The Elephant by Alexander Kuprin

Russian LiteratureChildren BooksRussian PoetryAlexander Kuprin – The Elephant – Contents

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That night they brought the elephant to visit the sick girl.

He marched importantly down the very middle of the street, nodding his head and curling up and uncurling his trunk. A great crowd of people came with him, in spite of the late hour. But the elephant paid no attention to the people; he saw hundreds of them every day in the menagerie. Only once did he get a little angry. A street urchin ran up to him under his very legs, and began to make grimaces for the diversion of the sight-seers.

Then the elephant quietly took off the boy’s cap with his trunk and threw it over a wall near by, which was protected at the top by projecting nails.

A policeman came up to the people and tried to persuade them:

“Gentlemen, I beg you to go away. What’s there here unusual? I’m astonished at you! As if you never saw an elephant in the street before.”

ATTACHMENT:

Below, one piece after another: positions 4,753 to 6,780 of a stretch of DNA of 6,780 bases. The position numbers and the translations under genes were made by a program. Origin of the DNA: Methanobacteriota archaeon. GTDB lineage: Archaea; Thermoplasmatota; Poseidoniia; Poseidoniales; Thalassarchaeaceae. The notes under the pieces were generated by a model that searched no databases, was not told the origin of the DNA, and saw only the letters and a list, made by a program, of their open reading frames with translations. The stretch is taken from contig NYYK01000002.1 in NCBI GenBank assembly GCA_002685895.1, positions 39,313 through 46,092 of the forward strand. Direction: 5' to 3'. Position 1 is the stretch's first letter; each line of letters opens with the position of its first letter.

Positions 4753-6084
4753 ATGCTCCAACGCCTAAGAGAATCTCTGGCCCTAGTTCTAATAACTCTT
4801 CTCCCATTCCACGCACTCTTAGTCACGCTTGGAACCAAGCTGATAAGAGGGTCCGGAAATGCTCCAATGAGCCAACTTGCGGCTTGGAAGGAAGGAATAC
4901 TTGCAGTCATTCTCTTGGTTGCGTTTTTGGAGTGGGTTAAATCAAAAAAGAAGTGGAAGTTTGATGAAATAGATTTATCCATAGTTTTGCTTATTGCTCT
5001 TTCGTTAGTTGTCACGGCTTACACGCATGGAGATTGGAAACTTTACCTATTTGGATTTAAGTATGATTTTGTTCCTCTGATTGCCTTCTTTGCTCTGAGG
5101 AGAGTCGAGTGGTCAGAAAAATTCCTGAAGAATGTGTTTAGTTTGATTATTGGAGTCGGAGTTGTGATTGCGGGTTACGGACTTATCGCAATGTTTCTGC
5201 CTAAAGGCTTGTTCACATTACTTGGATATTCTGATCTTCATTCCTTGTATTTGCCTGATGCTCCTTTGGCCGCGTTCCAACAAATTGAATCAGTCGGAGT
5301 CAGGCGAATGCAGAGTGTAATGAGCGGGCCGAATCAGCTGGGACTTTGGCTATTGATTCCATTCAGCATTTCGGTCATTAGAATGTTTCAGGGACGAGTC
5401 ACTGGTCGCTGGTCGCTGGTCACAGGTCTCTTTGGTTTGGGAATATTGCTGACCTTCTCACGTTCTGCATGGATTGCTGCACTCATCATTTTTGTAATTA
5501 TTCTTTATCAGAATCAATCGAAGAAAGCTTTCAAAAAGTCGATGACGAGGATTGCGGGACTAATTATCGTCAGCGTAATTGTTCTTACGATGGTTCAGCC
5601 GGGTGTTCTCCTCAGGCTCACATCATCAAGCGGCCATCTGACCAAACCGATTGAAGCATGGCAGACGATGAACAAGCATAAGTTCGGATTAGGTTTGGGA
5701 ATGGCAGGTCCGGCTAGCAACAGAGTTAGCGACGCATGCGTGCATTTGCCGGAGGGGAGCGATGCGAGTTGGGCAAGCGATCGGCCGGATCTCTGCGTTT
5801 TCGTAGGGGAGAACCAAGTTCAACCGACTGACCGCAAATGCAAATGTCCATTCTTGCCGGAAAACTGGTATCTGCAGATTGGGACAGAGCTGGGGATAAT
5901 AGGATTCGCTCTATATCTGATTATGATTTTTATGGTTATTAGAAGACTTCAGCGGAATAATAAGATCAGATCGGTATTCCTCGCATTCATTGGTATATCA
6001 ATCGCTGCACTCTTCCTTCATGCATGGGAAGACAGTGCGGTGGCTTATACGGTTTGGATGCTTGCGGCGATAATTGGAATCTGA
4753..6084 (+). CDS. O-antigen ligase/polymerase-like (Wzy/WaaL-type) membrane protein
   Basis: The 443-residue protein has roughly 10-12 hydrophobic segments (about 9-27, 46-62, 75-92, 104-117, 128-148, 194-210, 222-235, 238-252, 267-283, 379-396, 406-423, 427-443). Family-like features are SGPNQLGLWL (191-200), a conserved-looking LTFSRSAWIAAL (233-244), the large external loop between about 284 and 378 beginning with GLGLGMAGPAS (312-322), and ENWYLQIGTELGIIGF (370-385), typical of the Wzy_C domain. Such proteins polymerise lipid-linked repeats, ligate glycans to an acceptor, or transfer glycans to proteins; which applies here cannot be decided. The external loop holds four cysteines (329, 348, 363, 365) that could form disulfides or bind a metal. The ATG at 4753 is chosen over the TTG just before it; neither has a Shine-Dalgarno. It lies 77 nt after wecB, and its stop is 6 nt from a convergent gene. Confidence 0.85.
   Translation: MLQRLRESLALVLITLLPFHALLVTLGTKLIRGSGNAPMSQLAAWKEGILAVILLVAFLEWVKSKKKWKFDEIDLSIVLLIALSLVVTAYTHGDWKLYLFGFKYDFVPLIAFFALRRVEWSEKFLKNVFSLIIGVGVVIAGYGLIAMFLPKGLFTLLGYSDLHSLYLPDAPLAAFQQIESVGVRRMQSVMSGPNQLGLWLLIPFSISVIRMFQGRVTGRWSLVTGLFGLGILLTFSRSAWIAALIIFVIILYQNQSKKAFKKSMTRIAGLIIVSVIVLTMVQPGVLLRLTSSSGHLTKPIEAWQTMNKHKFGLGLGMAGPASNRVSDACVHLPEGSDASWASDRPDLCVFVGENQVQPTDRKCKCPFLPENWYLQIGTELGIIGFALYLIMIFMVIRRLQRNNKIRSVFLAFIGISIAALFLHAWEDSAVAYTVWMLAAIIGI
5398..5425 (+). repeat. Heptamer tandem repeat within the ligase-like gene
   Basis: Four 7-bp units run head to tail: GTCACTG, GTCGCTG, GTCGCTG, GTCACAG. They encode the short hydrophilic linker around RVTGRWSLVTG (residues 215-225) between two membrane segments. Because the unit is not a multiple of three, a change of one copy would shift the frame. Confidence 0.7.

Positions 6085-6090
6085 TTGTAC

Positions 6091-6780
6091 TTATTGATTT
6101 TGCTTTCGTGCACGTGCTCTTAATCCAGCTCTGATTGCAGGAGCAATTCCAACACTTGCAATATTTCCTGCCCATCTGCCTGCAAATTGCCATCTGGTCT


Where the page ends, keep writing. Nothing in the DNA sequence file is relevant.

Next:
They came up to the house. On the staircase, and all the way up to the dining-room where the elephant was to go, every door was opened wide; the latches had all been pushed down with a hammer. It was just the same as had been done once when they brought a large wonder-working ikon into the house.

But when he came to the staircase the elephant stopped in alarm, and refused to go on.

“You must get him some dainty to eat,” said the German…. “A sweet cake or something…. But … Tommy! … Oho-ho … Tommy!”

Nadya’s father ran off to a neighbouring confectioner’s and bought a large round pistachio tart. The elephant looked as if he would like to eat it at one gulp, and the cardboard box it was in as well, but the German gave him only a quarter of the tart…. Tommy evidently liked it, and stretched out his trunk for a second morsel. But the German was cunning. Holding the tart in his hand he went up the staircase, step by step, and the elephant unwillingly followed him with outstretched trunk and bristling ears. On the landing Tommy was given a second piece.

In this way they brought him into the dining-room, from whence all the furniture had been taken out beforehand, and the floor had been strewn with a thick layer of straw…. Tommy was fastened by the leg to a ring which had been screwed into the floor. They put some fresh carrots, cabbages and turnips in front of him. The German stretched himself out on a sofa by Tommy’s side. The lights were put out, and everybody went to bed.

< < < . IV .
. VI . > > >

Russian LiteratureChildren BooksRussian PoetryAlexander Kuprin – The Elephant – Contents

Copyright holders –  Public Domain Book

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